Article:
Continuing the discussion on Race and Class by Paddy Quick

I appreciate the response by Richard McIntyre and Michel Hillard (MH) to my critique of their article.  They are quite right in stating that I do not address the main argument of their paper – I began my response by saying exactly that. However I would argue that it is impossible to understand the relations between capital and labor in the United States without recognizing the significance of race, and integrating it into an understanding of US history.  This history consists of an account of social relations which consist not only of class relations (between labor and capital,) but also race relations and gender relations, none of which can be understood in isolation from the others. MH disagree. Thus they argue that “both racial and gender discrimination are historically and socially constituted in different ways, but this did not seem relevant to our critique of an accord between capital and labor.”  I argue that they are indeed relevant. (As before, I set aside my concerns about gender relations. They seem unimportant to MH, whose discussion of  “individual rights” is carried out entirely in terms of race and its significance for the “white working class” rather than the male workers, or white male workers.)

The first paragraph of their response indicates a serious disagreement on the nature of the capitalist state (and one which casts doubt on their approach to history.) Thus they dispute my statement that “[t]he limited but significant gains made against racism by African-Americans and other minorities were achieved against the power of the state” (my emphasis). Their “refutation” of this is as follows: “While we mostly agree, before 1963-65 at least, it was of course the military that moved against discrimination earliest and most thoroughly.” This truly extraordinary statement denies the entire history of struggle by African-Americans within the military for justice.  These struggles were particularly acute during war-time, from the struggles of the “smoked Yankees” in the Spanish-American wars of 1898 through to those of African-Americans who served in World War I, to the massive movement led by A. Philip Randolph during and after  World War II. It is hard to believe that MH can argue that the military, a branch of the state, somehow “chose” to combat racial discrimination without “pressure” from below. They seem to be citing this history as evidence that the movement to combat racial discrimination has not constituted a struggle against the state, but was instead carried out by the state. Perhaps this is intended to support an argument that the movement for “individual rights” was and is a means by which the capitalist state has worked actively to undermine the class-based struggle of (white) workers?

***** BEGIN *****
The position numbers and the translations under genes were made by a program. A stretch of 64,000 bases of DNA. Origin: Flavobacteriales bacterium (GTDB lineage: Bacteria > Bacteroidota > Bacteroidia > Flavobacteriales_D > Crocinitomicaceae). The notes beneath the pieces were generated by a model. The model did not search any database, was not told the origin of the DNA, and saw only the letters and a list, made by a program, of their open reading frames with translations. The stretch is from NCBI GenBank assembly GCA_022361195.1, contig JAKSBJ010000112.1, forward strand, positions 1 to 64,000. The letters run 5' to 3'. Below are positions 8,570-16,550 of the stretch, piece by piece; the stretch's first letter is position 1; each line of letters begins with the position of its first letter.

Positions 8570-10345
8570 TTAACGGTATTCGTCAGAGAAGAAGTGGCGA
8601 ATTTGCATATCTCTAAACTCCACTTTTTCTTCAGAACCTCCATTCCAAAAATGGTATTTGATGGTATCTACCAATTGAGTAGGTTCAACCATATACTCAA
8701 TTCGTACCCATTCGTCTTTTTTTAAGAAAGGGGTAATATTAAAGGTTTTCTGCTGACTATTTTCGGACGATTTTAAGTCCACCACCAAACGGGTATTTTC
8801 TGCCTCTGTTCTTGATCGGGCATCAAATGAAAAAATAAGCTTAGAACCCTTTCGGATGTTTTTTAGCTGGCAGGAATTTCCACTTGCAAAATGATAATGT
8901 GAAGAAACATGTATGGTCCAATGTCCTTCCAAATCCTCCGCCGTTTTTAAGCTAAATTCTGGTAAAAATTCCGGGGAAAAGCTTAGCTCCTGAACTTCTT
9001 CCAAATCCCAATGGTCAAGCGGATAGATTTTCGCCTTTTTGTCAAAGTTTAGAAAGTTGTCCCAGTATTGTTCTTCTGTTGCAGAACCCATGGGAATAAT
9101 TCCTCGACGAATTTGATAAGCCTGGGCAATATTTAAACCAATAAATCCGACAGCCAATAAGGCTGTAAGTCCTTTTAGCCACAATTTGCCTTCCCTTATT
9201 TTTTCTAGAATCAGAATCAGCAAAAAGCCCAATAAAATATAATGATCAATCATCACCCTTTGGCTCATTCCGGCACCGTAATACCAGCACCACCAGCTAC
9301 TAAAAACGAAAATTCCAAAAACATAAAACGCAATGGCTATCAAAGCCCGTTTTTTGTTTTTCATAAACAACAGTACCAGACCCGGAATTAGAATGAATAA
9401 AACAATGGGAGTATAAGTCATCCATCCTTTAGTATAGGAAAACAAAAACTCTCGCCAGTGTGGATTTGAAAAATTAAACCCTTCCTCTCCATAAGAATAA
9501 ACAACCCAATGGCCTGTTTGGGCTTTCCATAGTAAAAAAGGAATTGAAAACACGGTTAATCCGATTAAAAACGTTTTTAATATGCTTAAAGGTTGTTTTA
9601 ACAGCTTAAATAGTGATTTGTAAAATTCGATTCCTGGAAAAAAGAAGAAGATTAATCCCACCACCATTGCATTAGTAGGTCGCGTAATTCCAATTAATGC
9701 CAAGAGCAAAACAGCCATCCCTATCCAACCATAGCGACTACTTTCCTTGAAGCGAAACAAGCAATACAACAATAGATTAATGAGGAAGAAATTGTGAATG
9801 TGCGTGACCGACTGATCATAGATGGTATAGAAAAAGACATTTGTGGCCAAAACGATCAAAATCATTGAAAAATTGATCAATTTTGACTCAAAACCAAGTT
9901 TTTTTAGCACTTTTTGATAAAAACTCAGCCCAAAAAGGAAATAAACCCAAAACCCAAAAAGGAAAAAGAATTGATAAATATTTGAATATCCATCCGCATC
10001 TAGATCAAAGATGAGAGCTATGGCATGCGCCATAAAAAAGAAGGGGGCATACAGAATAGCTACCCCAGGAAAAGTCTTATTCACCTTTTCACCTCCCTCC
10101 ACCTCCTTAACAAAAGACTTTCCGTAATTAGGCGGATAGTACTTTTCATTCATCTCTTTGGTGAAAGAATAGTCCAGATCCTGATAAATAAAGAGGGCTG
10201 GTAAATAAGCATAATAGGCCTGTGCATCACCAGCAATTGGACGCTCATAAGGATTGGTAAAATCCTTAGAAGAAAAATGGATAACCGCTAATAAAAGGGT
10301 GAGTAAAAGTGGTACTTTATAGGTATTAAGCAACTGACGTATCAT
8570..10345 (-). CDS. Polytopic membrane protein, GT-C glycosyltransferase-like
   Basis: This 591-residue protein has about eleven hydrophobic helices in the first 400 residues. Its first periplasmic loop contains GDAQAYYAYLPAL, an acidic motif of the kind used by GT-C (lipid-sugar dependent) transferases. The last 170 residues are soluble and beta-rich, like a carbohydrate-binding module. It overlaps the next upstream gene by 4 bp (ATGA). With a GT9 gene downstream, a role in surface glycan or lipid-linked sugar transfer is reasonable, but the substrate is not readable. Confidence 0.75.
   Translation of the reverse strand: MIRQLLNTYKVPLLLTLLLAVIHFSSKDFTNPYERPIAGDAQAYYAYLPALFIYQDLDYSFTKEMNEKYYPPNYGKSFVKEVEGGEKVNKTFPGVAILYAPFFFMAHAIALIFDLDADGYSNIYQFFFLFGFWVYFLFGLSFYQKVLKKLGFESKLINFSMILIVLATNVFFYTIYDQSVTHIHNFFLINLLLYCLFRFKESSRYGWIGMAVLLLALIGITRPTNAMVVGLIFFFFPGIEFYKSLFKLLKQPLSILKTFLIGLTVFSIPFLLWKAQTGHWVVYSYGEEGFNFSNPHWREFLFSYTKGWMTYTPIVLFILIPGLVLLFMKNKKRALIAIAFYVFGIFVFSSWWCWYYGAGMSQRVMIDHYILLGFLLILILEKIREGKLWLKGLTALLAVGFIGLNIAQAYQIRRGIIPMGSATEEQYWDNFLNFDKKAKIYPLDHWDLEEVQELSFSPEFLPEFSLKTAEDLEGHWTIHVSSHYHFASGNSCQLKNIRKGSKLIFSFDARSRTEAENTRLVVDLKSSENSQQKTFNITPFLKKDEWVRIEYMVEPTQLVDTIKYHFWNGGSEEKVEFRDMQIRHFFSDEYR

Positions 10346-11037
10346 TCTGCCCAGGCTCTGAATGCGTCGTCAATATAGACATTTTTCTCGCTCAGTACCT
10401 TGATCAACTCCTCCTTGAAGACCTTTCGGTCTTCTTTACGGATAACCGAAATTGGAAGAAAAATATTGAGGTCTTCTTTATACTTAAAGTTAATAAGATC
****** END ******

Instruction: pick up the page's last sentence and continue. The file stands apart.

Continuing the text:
But let me turn to their main argument:  “To the extent that liberals moved away from working class issues — which they did from the 1970s onward — while championing anti-discrimination they did contribute to the loss of the white working class from progressive politics.”  Their argument seems to be (a) that discrimination is not a working class issue and (b) that the rejection of progressive politics by white workers was due to the shift in the priorities of “liberals”.  Who these “liberals” were is shown in their subsequent argument that “as the Democrats abandoned class and embraced rights consciousness something important was lost.”   But the Democratic Party in the pre-1970s was not only hostile to socialists of any form, but a “home” to the white, unabashedly racist, thoroughly reactionary, and anti-working class Democrats of the south under the leadership of (white) landlords and capitalists. The severance of this “alliance” as a result of the civil rights movement, constituted, if anything, a step towards the adoption of a progressive perspective by the Democratic Paty.  Instead, MH describe the period following that as one in which Democrats abandoned class and embraced rights consciousness.”

MH and Nelson Lichtenstein, whom they quote extensively) characterize this civil rights movement (and the movement for gender equality?) as one for the rights of “individuals”. But although these groups were indeed “cross-class,” they were undoubtedly “group” movements. MH now say that their concern is with the “nature of remedies for discrimination and some of the political consequences of these remedies” (their emphasis). Now unions are clearly an appropriate organizational form for addressing workplace issues, although their record of confronting workplace discrimination is very poor.  But the racism that permeates our society is not confined to the workplace.  It is apparent in all of the institutions of our society.  Let me list just some of these:

  • The “new Jim Crow” system of laws and law enforcement that results in the mass incarceration of African Americans and Latinos